Outdoors with Forda Birds—By John Andreoni
November is just a couple of days away, and many hunters and fishermen are waiting to take advantage of the opportunities the month brings. As far as hunting, although most hunters are focusing on the deer gun season later in the month, there are thousands waiting for the upland game season opener. The first day of the 2017 rabbit and pheasant season is November 3, and I’m sure there will be good numbers of hunters in the field trying to bag some of the 1.5 million rabbits taken every year. The same applies to pheasant hunters expected to bag 100,000 or so wild birds throughout that season. Unfortunately, not many of them will be from this immediate area since Auglaize and Mercer Counties aren’t listed as prime upland hunting sites.
Of course, the great thing about small game hunting, at least when I was growing up, was the availability of some game and easy access of places to hunt. I learned to enjoy the freedom and ease small game hunting provided me. Today, finding a place to hunt around here holding any small game at all isn’t easy. Farming practices have eliminated the cover needed to give rabbits an even chance to survive a year, and where there might be a few spots where rabbits and other small critters congregate, so do the predators. I guess a safe assumption might be that with all of the factors that make this area a no-bunny zone, the next generation of rabbit hunters won’t come from this neck of the woods.
Assuming you still might like to bust some brush or let your dog do the work for you, there is still good upland game hunting in Ohio. All you have to do is find it and spend some time on the road getting there. Consider it an example of the cost/benefit theory. If it’s worth your time and effort, you’ll pay the price. Is it worth your effort to travel half way across the state hoping to jump a rabbit or two during a full day of hunting? I doubt it. On the other hand, would you think differently if filling a limit with the same effort was a distinct possibility? That’s more likely. Although bagging a limit isn’t what hunting is all about, seeing game is.
Where are good places to hunt Ohio rabbits other than in my back yard? Back in my day, I would have no way to answer that question and would need a personal contact to hunt in other parts of the state. Today, however, with a little computer research, a hunter can find out exactly what parts of the state provide good hunting and locate corresponding public land where hunting is available. It also doesn’t take long to find chat rooms filled with people willing to share information. Some of these people have become friends and even shared hunting experiences as these friendships developed. For example, this area will have more waterfowl than most areas that provide good upland game hunting. So, swap a hunt.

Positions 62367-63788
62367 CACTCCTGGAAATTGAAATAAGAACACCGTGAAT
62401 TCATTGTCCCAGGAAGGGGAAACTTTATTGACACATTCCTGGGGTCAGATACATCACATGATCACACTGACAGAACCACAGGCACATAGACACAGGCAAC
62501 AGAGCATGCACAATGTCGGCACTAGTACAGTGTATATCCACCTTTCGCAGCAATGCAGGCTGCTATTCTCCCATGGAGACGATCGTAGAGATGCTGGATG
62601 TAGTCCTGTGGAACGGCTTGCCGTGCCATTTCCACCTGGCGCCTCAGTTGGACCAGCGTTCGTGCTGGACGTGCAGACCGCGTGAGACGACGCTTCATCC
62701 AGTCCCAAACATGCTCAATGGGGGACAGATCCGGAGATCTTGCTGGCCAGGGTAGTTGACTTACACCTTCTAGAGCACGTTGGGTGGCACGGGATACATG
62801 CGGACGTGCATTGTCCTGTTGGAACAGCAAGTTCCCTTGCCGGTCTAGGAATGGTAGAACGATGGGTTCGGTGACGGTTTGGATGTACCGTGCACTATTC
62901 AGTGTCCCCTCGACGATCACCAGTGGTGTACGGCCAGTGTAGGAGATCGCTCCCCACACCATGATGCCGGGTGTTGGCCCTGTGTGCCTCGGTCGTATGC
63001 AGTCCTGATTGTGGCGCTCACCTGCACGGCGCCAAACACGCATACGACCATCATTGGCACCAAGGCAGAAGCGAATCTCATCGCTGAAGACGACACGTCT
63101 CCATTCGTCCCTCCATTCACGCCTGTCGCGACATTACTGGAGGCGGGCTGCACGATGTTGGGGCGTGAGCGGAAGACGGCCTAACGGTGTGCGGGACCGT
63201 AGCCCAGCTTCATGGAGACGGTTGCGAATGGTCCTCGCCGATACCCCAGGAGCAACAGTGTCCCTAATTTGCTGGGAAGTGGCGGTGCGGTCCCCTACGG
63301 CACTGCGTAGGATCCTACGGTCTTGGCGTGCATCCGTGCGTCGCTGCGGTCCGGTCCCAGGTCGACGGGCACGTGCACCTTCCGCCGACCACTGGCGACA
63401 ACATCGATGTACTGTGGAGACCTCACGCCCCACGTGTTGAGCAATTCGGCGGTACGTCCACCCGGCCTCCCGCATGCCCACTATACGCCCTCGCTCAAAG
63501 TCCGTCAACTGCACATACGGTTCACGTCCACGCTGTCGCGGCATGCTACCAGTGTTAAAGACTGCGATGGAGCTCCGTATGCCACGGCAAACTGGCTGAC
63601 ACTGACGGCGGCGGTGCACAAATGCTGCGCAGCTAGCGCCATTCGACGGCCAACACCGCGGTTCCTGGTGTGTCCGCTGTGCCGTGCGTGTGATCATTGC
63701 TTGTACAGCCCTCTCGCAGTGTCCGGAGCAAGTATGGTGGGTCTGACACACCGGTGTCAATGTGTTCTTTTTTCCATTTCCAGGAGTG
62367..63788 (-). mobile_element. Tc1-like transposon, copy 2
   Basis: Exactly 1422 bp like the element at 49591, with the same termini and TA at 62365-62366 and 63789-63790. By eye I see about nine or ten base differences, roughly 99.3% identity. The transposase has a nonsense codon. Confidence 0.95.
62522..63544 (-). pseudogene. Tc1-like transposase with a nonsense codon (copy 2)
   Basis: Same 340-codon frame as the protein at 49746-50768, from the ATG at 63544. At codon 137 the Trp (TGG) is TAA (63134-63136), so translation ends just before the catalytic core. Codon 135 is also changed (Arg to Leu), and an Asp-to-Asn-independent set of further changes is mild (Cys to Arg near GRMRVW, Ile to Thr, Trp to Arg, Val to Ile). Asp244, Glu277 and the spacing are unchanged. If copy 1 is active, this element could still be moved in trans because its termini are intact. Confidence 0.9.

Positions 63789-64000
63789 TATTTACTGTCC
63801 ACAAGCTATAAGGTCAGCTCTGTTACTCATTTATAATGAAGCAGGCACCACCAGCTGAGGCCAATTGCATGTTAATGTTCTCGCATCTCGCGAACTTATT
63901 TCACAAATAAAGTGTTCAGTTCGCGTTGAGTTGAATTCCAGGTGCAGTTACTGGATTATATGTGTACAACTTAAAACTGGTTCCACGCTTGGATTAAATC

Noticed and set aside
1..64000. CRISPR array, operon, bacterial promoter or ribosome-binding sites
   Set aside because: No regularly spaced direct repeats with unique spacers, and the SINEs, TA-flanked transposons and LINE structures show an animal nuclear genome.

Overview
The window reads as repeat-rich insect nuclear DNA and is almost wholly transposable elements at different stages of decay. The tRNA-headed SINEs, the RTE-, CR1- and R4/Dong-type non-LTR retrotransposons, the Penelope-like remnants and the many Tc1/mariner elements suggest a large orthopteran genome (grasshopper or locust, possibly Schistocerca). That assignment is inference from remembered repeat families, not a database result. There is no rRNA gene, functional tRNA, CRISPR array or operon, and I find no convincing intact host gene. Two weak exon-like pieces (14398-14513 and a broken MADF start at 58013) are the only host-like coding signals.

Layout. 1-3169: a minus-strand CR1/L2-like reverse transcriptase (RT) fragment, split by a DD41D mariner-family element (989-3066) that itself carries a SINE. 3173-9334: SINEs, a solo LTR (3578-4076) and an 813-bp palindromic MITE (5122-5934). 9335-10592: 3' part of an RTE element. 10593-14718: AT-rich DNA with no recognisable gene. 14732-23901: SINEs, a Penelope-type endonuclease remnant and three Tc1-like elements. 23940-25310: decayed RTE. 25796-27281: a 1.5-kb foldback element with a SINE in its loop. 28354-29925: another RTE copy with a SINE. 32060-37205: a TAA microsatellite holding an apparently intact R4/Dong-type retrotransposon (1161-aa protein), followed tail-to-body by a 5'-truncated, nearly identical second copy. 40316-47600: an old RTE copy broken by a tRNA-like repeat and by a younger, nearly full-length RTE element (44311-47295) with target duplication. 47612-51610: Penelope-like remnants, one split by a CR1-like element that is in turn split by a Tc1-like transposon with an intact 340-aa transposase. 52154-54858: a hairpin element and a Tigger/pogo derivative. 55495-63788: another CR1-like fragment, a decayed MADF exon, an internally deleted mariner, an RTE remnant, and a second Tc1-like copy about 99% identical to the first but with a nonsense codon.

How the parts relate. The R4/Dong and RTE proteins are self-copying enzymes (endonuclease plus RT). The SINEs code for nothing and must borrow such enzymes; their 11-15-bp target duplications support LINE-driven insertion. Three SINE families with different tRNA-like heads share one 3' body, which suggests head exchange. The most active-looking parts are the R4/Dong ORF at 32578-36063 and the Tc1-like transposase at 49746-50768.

What parts of the state provide better upland game hunting? Close to home, Shelby and Logan counties offer decent upland game hunting possibilities. Unfortunately, public hunting areas aren’t readily available which means scouting and trying to get hunting access on private lands is the challenge. Again, is the benefit worth the cost? Not as far as I’m concerned. The good news is that the prime rabbit hunting areas in the state do provide excellent public hunting. Unfortunately, there is some serious driving involved. Also, if your hunting time is limited to weekends, expect more hunters to be looking for the same things you are. The ideal way to check a public hunting area is to go on site during the off-season to get the lay of the land. If that isn’t possible, topographic maps are readily available. Applications like Google Earth are also worth their weight.
What are the best Ohio counties for rabbit hunting? Hamilton, Clermont, and Brown provide excellent habitat. Connect the dots between Lawrence, Ross, Coshocton, Harrison, Noble, and Meigs, and you are in the best rabbit hunting area in the state. Up north, Lucas and Ottawa counties offer good rabbit hunting, and Woods shouldn’t be ignored. Woods used to be a great pheasant county eons ago. I remember hearing about a church that pooled farmlands owned by the congregation and selling hunting permits as a fund raiser. All the permit did was tell you the farmers who allowed hunting depending on the hunting pressure. Regardless, it was always easy to find a place to chase birds.
There is no doubt that rabbit and pheasant hunting aren’t very popular in our neighborhood anymore. That’s supported by the number of hunters who show up in the field on opening day or opening weekend. The old-timers around here who are still hunting won’t be replaced. That’s too bad, but that’s progress. Meanwhile, I might slap on my hunter orange and take a hike behind my house for a bit. I know I could find a stray bunny or two, and if the mood strikes me, I’ll turn them into skillet meat before some coyote or hawk takes the honor